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The clear sound of the French horn has often been associated with hunting and with military music, and this is reflected in its use in orchestral and film music. The use of the French horn in a musical ensemble or orchestra began in the Baroque Period and various examples of French horn music are found in the works of Georg Philipp Telemann. The French horn also was used by George Frideric Handel, and the sound of the horn is clearly heard in the first Brandenburg Concerto of Johann Sebastian Bach. French horn music featured later in the works of Wolfgang Amadeus Mozart and other classical composers in symphonies, horn concertos and wind or brass quintets. In the 20th century, orchestral composers such as Gustav Mahler used the horn to create heroic or triumphant effects while the sound of the instrument was increasingly apparent in film themes and background music.
In the Baroque Period, many works were written that prominently featured the horn, including Handel's Water Music and Royal Fireworks Music. In the Classical Period, French horn music took various forms, including the horn concerti and other pieces by Mozart that featured a solo horn. French horn music in the Classical Period featured the French horn in combination with different instruments. Robert Schumann wrote the Konzertstück for Four Horns and Orchestra and Johannes Brahms created a Horn Trio for the violin, horn and piano. The Romantic music of Richard Strauss made use of the heroic tone of the horn, making particular use of the instrument in Til Eulenspiegel’s Merry Pranks.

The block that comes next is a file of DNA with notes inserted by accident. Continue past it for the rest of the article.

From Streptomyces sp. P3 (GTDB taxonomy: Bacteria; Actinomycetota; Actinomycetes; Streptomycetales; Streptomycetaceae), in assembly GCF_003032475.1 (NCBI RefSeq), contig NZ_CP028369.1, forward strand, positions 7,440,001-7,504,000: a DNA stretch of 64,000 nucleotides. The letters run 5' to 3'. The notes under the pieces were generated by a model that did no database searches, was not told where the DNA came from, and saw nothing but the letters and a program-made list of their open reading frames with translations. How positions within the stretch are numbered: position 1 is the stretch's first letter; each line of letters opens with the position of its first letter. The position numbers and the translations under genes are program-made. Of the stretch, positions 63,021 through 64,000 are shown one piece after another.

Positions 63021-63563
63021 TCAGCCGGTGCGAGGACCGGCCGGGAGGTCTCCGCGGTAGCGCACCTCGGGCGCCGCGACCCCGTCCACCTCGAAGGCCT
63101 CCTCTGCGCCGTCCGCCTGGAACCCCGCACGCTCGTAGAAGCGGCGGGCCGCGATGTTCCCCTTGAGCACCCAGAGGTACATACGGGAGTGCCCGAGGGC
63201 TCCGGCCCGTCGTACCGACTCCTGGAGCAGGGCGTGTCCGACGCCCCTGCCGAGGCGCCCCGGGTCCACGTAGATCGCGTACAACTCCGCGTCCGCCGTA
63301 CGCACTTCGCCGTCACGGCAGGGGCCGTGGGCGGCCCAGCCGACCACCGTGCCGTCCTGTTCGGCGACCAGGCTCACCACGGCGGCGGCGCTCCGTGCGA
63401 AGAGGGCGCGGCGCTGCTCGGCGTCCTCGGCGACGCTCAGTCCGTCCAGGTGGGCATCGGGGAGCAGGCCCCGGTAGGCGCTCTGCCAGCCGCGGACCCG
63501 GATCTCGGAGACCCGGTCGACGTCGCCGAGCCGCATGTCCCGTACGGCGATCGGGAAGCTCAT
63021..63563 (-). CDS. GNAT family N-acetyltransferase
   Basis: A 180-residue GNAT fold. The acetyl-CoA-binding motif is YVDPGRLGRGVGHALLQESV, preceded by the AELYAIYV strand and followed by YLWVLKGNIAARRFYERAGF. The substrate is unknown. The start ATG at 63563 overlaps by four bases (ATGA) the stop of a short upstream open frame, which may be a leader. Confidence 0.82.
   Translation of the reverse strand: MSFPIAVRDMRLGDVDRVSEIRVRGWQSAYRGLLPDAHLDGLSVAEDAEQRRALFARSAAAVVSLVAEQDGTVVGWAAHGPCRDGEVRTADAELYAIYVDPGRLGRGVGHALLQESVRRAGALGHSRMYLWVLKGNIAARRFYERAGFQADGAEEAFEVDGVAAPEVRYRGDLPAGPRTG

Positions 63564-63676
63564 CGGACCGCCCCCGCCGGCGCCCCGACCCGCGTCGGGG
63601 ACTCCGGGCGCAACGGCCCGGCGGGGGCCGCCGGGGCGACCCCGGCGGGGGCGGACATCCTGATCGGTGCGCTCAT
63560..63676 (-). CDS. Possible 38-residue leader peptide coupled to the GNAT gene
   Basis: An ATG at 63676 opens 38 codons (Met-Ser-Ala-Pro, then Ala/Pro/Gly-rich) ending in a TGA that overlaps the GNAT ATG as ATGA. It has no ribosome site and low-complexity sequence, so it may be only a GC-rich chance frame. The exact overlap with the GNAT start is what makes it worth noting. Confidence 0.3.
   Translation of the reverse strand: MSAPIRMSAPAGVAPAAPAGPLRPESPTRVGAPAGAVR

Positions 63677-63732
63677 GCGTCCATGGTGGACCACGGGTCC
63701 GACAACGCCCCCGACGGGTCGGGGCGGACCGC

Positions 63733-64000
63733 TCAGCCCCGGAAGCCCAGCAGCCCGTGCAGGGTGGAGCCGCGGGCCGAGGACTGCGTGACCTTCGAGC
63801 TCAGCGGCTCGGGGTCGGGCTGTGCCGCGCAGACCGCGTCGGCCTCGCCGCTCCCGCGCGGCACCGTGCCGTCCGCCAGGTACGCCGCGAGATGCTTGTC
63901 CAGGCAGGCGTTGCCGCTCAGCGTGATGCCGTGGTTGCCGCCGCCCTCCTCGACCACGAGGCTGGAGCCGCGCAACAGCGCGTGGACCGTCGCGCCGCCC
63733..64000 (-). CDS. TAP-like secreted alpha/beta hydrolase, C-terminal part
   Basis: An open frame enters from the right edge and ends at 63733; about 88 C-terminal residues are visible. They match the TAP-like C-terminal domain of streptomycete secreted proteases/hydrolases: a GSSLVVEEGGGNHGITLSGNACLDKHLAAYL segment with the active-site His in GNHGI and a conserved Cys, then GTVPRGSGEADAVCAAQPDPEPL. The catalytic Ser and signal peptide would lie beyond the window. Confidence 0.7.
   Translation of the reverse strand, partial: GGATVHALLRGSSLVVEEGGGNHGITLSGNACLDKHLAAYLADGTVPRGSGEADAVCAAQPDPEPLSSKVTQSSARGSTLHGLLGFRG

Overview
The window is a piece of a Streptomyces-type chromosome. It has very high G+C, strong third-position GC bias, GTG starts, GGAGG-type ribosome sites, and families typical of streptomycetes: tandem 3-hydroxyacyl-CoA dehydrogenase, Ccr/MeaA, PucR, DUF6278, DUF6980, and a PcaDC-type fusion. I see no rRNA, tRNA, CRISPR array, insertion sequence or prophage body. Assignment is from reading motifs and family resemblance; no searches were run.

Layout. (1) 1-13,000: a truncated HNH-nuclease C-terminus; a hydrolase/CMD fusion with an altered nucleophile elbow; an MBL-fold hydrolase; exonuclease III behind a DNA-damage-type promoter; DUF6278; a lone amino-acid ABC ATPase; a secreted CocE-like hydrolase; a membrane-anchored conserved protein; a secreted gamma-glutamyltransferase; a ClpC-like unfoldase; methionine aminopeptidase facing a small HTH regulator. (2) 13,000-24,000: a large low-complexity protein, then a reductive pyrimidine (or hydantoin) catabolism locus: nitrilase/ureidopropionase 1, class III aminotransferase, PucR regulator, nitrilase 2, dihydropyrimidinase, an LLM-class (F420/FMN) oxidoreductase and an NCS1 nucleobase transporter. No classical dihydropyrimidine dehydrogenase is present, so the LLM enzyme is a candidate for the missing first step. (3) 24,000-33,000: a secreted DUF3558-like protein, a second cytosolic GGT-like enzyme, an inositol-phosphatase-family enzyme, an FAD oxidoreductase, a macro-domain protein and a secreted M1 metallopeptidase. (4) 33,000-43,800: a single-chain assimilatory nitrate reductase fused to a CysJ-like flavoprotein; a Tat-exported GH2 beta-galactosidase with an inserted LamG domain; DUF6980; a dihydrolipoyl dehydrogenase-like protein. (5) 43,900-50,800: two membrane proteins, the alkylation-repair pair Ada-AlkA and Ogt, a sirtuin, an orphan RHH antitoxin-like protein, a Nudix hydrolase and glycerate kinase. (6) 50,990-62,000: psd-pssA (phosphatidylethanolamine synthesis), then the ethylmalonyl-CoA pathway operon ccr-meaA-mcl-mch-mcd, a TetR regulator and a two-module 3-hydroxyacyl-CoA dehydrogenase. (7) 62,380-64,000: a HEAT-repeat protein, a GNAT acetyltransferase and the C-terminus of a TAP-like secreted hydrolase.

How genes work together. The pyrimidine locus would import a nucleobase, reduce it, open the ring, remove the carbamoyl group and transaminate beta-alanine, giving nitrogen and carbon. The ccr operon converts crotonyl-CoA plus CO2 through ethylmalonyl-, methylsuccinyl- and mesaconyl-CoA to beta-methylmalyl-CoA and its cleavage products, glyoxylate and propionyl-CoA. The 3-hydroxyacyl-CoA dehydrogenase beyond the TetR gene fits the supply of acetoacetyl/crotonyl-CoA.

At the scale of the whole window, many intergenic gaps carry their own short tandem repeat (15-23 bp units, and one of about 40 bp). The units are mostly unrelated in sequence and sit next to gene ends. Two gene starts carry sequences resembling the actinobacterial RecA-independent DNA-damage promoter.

In the 20th century, composers incorporated the French horn into their individual styles. Benjamin Britten, for example, wrote Serenade for Tenor, Horn and Strings and Michael Tippett wrote Sonata for Four Horns. The score for Gustav Holst's The Planets requires six horns. Another development beginning in the middle of the 20th century was the growth of horn choirs and horn ensembles through which musicians of varying abilities may come together to practice and play works written or adapted for such ensembles. The wide range of the French horn enables the music composed or arranged for a horn choir to heighten interest by making use of the available possibilities for contrasting tones and counterpoint.
The French horn in the 21st century tends to be known simply as the horn, though the name "French horn" has stuck in the United States. Orchestras generally include two horns, though some musical scores require four or more. The triumphant sound of the horn has made it a popular instrument for film themes. The instrument is used with majestic effect in the themes for the films Star Wars, The Empire Strikes Back, Superman and Jurassic Park, all composed by John Williams.